A Summer Without Dawn: An Armenian Epic (Interlink World Fiction)

Image of A Summer Without Dawn: An Armenian Epic (Interlink World Fiction)
Release Date: 
March 31, 2010
Interlink Pub Group
Reviewed by: 

A Summer Without Dawn is an historical fiction novel that describes one of humanity’s darkest times, where cultural values are undermined, blood lines are swiftly severed, and the value of human life is diminished in the name of politics and power. Translated from French to English for its American release in 2010, the novel tells the story of the Armenian genocide of World War I. Though it is rooted in historical fact, its epic message is timeless.

The Ottoman Empire’s political shifts result in instability; its leadership insists that Christian minorities pose a security risk. At this time, Christians and political supporters of past government leaders are enemies, including Vartan Balian and his extended family. Vartan Balian is a talented journalist whose dream is to defend his fellow Armenians through politics and the pen—despite his father’s wish for him to carry on the family pharmaceutical business. His safety is in danger even though he is currently serving the Ottoman Army as a reserve medical officer. Two men, whom he openly opposed, are now the heads of government. The deportations have begun. And this is where the Balian family’s story of survival also begins.

Once the backdrop of World War I is set, and Vartan’s background experience is built, the author artfully connects us with Vartan’s beautiful wife, Maro, and young son, Thomas. The reader knows these people through the small and significant events that are part of their everyday lives. The intricacies of Vartan’s family circle help set the stage. The strength in Vartan and Maro’s marriage is commendable. Vartan knows that it is time to execute an escape plan in order to ensure his family’s safety. On his final evening at home, Vartan is capturedi his hometown, and his plans to escape with his family are thwarted. By all accounts, Vartan is a dead man. Maro and Thomas are deported, with Vartan’s steadfast mother-in-law and his son’s godparents while he awaits his fate, at the mercy of his enemies.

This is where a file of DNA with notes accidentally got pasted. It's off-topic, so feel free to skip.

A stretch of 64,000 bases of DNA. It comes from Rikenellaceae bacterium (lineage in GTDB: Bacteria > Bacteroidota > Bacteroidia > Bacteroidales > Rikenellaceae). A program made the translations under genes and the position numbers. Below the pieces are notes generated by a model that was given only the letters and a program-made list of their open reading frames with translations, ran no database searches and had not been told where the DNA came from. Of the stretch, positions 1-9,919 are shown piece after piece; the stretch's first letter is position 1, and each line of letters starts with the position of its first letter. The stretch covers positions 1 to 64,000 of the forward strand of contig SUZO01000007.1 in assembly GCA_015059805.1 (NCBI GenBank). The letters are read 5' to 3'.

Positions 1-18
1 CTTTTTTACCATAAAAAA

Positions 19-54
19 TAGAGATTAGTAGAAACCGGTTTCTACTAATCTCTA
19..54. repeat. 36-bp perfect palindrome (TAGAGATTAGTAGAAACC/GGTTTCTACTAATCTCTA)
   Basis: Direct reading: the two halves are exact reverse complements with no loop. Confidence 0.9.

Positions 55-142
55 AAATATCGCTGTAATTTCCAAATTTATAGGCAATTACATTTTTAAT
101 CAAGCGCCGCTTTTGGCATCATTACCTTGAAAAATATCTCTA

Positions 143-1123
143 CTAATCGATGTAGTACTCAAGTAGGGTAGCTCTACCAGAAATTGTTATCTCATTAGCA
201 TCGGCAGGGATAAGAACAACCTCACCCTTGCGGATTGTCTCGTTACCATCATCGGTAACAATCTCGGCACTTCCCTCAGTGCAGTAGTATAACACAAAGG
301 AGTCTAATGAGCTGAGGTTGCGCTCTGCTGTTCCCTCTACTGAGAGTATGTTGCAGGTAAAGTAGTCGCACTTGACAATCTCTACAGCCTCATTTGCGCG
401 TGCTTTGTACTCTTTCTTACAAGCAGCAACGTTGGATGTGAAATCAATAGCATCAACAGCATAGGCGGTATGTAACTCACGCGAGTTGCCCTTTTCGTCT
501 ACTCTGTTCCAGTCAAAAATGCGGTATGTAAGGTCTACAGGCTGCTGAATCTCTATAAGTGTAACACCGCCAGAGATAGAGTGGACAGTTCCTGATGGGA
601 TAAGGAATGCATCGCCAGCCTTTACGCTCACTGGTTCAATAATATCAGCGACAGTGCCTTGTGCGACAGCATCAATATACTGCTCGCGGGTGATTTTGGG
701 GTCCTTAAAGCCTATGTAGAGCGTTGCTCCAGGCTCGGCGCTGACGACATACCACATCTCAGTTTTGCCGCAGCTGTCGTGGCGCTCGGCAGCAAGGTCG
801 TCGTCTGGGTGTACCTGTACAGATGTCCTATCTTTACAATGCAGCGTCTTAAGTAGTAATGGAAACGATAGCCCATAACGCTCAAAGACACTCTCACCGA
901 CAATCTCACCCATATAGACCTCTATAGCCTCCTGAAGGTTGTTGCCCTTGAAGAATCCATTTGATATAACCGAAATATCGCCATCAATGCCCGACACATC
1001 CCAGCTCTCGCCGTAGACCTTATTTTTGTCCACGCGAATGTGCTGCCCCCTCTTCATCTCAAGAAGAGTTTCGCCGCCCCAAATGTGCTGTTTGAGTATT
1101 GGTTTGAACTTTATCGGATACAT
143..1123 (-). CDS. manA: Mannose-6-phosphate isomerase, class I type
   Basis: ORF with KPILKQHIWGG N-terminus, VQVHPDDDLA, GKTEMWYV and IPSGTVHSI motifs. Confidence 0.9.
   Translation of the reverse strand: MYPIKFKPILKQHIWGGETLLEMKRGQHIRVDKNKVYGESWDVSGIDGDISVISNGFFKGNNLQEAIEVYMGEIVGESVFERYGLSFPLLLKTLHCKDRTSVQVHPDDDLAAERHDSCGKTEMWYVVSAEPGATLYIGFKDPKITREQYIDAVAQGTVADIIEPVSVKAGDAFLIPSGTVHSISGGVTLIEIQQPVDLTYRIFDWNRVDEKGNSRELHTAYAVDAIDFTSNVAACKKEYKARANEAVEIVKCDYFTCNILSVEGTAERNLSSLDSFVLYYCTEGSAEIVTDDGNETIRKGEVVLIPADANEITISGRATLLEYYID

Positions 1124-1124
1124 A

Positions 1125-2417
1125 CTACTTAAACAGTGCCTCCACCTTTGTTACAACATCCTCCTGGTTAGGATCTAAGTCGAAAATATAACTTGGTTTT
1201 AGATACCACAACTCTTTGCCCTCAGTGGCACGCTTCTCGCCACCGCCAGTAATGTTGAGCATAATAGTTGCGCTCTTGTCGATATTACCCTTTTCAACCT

The novel’s title accurately describes the Balian family’s life during the deportation—16 sequential seasons of darkness. Vartan and Maro must use their intellect to survive. Vartan is determined to find his family if he can live long enough to try. Vartan’s son, at one point, faces a heartbreaking lesson in sexuality that contradicts everything he knows about love and marriage. It is a brutal and tragic event because it results in Thomas’s separation from Maro. Can the Balian family be reunited? And if it is reunited, will it ever be the same again?

A Summer Without Dawn is a novel that engages continuously through twists of fate, winding paths, and a series of near-misses. The lines between moral, social, and cultural values become blurred.

Fortunately, for humanity’s sake, there are strong people who risk and sacrifice their lives for what is right. This novel has its share of individuals who do this. Some of them are friends, and others are strangers who share a common goal or a secret connection.

The list of principal characters in the novel is an interesting introduction. It becomes a more valuable reference tool as the novel unfolds because it is indeed populated by so many characters. Each character is sufficiently complex and well-fleshed-out.

Multiple female characters represent contrasting and varied forms of sexuality. However, the most interesting female character, next to protagonist Maro, is Buyuk Hanim. Buyuk Hanim represents the rooted traditions of Muslim culture. She is the protector of Gani Bey’s household. She is strong and confident. She is also wary of the new Christian visitors who have stolen her son’s heart. The reader also sees a flaw in Buyuk Hanim’s character: she has a personal attachment to photographs even though they are forbidden. The reader sees both an unyielding strength and a human weakness in her character, as well as a side of Buyuk that is more flexible—even when cultural differences might dictate a clear and unyielding response.

Both provided maps of the Ottoman Empire are valuable resources for the novel’s historic background. The glossary of Armenian and Turkish words at the back is also quite useful. This eloquently written novel is a must-read for anyone interested in Armenian culture, history, and politics.